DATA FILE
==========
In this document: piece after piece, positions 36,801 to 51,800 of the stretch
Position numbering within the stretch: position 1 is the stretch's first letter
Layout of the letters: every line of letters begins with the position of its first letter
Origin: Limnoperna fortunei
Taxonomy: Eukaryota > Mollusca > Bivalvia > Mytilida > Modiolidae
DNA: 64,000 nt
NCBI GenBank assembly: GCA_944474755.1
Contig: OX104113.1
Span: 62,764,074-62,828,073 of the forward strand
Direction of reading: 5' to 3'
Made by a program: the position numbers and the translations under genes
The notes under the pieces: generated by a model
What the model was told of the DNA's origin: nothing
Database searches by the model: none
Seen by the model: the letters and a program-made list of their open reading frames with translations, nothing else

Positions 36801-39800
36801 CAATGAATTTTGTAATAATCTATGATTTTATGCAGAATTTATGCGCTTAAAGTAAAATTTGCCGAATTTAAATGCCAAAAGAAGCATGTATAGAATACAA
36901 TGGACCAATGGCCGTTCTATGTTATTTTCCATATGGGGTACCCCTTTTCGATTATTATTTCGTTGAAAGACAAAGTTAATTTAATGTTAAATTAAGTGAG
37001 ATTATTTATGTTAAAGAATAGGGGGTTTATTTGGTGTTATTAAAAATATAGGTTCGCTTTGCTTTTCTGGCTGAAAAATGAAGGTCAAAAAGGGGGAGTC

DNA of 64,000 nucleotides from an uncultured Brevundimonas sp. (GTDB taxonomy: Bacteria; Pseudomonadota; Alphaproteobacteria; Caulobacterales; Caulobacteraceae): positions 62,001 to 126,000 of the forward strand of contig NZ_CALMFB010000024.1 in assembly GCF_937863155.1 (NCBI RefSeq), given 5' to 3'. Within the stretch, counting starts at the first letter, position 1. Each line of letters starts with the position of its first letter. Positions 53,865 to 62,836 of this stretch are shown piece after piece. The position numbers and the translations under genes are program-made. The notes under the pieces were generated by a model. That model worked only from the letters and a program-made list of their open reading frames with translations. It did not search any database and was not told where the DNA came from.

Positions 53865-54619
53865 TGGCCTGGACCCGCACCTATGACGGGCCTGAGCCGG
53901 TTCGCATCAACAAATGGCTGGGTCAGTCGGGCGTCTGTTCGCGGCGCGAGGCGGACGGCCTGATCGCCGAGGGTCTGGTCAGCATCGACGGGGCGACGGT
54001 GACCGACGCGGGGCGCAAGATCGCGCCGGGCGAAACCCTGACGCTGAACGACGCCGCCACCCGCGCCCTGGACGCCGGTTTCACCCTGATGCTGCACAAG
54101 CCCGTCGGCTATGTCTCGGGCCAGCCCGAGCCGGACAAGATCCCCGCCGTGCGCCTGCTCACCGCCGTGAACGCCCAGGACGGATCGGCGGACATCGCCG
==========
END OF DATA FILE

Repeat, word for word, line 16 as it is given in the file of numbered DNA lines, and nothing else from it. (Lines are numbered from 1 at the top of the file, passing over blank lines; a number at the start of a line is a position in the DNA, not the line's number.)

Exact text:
Positions 36801-39800